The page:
Pink MoonAnn Neuser Lederer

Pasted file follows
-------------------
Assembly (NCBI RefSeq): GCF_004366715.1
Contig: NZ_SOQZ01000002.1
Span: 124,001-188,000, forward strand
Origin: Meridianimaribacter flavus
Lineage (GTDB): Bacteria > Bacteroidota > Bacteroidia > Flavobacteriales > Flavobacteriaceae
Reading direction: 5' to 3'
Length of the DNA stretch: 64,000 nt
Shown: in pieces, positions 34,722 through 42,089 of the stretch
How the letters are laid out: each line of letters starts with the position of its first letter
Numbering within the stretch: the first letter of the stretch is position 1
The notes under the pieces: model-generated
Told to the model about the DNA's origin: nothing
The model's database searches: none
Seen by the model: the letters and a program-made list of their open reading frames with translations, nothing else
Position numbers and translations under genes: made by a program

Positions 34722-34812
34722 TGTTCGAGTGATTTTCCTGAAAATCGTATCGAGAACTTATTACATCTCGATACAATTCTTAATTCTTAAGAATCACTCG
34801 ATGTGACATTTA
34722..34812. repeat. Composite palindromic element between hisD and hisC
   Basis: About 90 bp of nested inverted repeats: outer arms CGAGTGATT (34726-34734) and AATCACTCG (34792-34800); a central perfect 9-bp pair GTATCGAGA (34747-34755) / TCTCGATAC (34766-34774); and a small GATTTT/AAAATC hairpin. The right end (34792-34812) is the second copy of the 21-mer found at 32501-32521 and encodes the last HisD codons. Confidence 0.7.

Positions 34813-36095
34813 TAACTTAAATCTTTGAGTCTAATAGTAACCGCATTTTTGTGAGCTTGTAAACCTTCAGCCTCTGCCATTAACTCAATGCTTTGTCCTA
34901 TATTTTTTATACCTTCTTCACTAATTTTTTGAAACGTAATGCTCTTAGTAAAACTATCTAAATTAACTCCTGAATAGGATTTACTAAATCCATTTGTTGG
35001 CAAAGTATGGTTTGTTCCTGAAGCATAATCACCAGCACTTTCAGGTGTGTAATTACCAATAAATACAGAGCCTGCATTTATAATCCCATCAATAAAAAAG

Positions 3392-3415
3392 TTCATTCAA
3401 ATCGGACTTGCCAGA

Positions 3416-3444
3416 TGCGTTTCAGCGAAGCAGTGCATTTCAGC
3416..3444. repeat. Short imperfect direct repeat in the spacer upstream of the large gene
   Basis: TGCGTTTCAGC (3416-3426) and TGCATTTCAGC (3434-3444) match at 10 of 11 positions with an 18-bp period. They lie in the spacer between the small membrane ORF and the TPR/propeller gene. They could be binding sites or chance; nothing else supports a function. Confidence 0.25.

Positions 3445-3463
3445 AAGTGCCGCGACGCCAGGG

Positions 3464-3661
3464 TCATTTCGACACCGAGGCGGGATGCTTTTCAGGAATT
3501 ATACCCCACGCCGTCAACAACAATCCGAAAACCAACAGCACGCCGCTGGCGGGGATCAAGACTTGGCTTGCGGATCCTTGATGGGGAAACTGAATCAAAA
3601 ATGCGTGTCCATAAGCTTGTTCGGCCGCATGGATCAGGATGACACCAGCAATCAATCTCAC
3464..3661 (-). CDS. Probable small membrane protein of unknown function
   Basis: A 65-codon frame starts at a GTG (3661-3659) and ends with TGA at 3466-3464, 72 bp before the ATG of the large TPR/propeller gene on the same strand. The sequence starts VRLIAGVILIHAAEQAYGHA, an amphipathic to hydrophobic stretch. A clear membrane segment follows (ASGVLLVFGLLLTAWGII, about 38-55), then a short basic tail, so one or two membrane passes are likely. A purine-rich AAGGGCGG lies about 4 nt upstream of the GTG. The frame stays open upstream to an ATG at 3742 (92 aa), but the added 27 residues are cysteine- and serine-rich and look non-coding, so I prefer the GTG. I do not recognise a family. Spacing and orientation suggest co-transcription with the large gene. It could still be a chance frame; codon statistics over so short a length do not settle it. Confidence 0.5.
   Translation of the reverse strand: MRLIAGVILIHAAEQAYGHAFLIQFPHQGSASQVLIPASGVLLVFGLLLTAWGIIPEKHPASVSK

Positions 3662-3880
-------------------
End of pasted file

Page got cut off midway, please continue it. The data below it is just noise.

On the weathermap, symbols for storms. Squall birds gather hairs, grass strands, and last year’s straws to the eaves. For new nests. In our little state, surrounded, we stall. Calm and centered, like an island, rocking. Here, if we were not aware, snow still swirls just above us, and in the east of our ancestors. The elegant girl slides quietly from her bed in the dawn, barefoot on the tile. Today is a full moon. It is called Pink Moon Day. Warmth and cheer hover longer. Wild onion wands wiggle in the wind, high above the tiny new violets, enticingly edible. Half a block away, children at recess shriek. From here, it sounds like happiness. Out on the black tarmac, one little person stands alone, fingering a stash of sticky raisins, in their waxpaper packet. How the handwarmed wax invisibly melts, softening the once crisp paper into tissue. She is deciding which one to pick next, still slowly chewing the previous. A whirlwind of screaming all around her. Agitated bird colonies, stirring each other up at sunrise. Soon the loud bell clangs, and the welltrained children form double lines, boys versus girls, shortest ones first.
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